Photo: Stephen A. Arce/ASP, Inc.

Sieg Rallies from Accident to Finish Third at Darlington

By Luis Torres, Staff Writer

Ryan Sieg’s visit to Darlington Raceway had its wild moments that led to his second third-place finish of the Xfinity Series campaign.

However, his Sport Clips Haircuts VFW 200 could’ve looked much different on Lap 2 when he got collected in a multi-car accident on the backstretch.

That was a direct result of Anthony Alfredo and Justin Allgaier tangling which led Daniel Hemric slamming into the wall and darted left into Sieg’s No. 39 CMR Roofing Chevrolet Camaro.

Sieg spun around but fortunately on his end, didn’t got hit from other competitors and went to pit road for damage repairs. After the race, he thought his day was over due to the crush panels being affected from the carnage.

“We crashed pretty good over there. The crush panels fell out of the car and it was frustrating,” said Sieg. “We need a good run and knew coming here that we had a pretty good car and make improvements.”

Much later in the race, a different pit strategy propelled him towards the front of the field where it ultimately gave him the race lead due to another series of circumstances. Oil from Brett Moffitt attributed to race leader Chase Briscoe’s bid for a Darlington sweep being snatched as he spun around in Turn 1 on Lap 118.

Sieg got by unscathed and when the race had to be halted with 28 to go, he was out front with a good shot of getting a maiden victory. That ideal vision was short lived as Ross Chastain made quick business on him when the race restarted with 21 to go.

Not that long after, he had fallen to fourth which was still a respectable result, but he would gain a single spot on the last lap to get his season-equal outing.

Following an instant classic duel between Chastain and Denny Hamlin ended with both drivers hitting the wall and running into each other, Sieg benefited from their incident as he got by Hamlin’s battered Toyota Supra to cap off a roller coaster Saturday.

“Great having CMR come back and get them a third-place like they deserve,” said Sieg. “We’re looking for a couple spots more and we’ll keep gaining on it. Hopefully, finally get them a win this year.”

The result was a breath of fresh air for the Georgian as the last four races haven’t been kind to him with finishes outside the top-10.

“It definitely pumps the team up and gets them going. Hopefully this will carry some momentum in the next couple of races,” said Sieg. “It’s tough to come back with the damage, but some of the guys are like ‘You drive better when you’re mad!’ Maybe I should’ve got a little bit more pumped up more at the end and try to hold Ross off.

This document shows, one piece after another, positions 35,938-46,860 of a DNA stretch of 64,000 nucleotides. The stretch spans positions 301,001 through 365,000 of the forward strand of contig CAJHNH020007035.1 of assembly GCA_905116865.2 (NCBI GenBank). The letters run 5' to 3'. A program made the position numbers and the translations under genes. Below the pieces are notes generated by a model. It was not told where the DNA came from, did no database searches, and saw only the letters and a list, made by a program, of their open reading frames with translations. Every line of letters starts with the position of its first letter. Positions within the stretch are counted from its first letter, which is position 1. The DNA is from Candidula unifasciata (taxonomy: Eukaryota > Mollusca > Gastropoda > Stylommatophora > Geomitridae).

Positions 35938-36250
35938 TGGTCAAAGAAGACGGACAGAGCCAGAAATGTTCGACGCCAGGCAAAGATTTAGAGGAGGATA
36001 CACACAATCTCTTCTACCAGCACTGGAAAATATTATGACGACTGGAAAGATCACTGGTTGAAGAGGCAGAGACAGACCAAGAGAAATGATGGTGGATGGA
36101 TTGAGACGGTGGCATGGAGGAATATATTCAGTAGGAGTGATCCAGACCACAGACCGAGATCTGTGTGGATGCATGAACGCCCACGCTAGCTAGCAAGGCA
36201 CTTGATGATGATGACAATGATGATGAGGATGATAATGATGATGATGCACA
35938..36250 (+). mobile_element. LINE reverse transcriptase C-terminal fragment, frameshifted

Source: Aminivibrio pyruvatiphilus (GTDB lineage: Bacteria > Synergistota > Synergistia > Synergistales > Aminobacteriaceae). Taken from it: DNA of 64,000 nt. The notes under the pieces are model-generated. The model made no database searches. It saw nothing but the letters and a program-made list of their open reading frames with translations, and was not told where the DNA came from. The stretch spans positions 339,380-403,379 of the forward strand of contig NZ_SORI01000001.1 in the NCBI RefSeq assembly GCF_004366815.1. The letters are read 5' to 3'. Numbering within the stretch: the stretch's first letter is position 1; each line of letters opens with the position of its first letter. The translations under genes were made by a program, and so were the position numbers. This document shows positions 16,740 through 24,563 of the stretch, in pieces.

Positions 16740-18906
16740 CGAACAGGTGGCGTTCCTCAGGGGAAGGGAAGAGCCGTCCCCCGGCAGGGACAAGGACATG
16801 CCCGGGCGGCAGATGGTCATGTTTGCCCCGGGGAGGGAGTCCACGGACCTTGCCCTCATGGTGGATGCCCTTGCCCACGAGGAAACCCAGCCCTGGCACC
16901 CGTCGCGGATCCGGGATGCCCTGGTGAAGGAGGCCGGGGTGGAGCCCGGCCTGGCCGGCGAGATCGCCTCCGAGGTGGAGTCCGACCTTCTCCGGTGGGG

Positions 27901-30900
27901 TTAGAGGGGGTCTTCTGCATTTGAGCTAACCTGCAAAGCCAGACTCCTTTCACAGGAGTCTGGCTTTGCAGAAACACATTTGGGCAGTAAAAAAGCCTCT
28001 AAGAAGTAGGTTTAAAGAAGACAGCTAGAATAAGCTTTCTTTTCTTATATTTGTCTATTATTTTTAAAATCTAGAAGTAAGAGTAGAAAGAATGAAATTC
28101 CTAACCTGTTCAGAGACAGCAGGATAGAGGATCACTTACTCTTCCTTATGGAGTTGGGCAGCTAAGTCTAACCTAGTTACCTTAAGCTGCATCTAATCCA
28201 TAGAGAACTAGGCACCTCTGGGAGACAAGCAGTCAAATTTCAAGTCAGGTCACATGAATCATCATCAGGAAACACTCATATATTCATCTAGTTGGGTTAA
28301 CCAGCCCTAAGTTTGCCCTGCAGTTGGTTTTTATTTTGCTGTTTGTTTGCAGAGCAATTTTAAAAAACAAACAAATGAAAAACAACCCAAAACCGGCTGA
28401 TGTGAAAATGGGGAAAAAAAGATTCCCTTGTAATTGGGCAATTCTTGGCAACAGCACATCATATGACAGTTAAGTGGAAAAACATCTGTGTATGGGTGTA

“I knew he was faster and we were struggling in the later part of the run. So, I knew I was going to hold him up and wished I would’ve went to the outside on the final restart. All good and we came home with a pretty torn up race car and head on to Richmond.”

In difficult moments like he’s had recently and throughout the year, Sieg said having both crew chief Kevin “Cowboy” Starland and spotter Tony Raines has been instrumental on keeping he and the rest of the team composed.

“Cowboy didn’t say too much but Tony was calming down. They don’t have to say too much because I keep everything under control, but I was pretty frustrated at the beginning,” said Sieg. “Cowboy does a great job with what we have and I can’t thank all the hard work the team does. It’s pretty special to come together and running the way we’ve been running this year.”

With three regular season races remaining, Sieg sits 11th in points and is 120 points above the playoff cutoff line as the series heads to its final doubleheader of the year at Richmond Raceway (Friday at 8:00 p.m. ET and Saturday at 2:30 p.m. ET on NBCSN).

Sieg hopes to have a good run at the 0.75-mile circuit that’s been tough on him over the years as a fifth last spring is the only result he’s had above 12th in 12 Richmond starts.

“Richmond is tough for sure. I feel like we had some decent stuff last year and hopefully we come back with something good and be pretty decent,” said Sieg. “The no practice thing throws us off because Cowboy and I communicate well. We get our stuff better usually, but we’ve been lucky a couple of times too. You never know at Richmond because its tough, but I’ve gotten better there and feel like we can excel.”

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From the Pacific Northwest, Luis is a University of Idaho graduate with a Bachelor's degree in Broadcasting and Digital Media. Ever since watching the 2003 Daytona 500, being involved in auto racing is all he's ever dreamed of doing. Over the years, Luis has focused on writing, video and photography ranging from Idaho athletics to auto racing with ambitions of having his work recognized.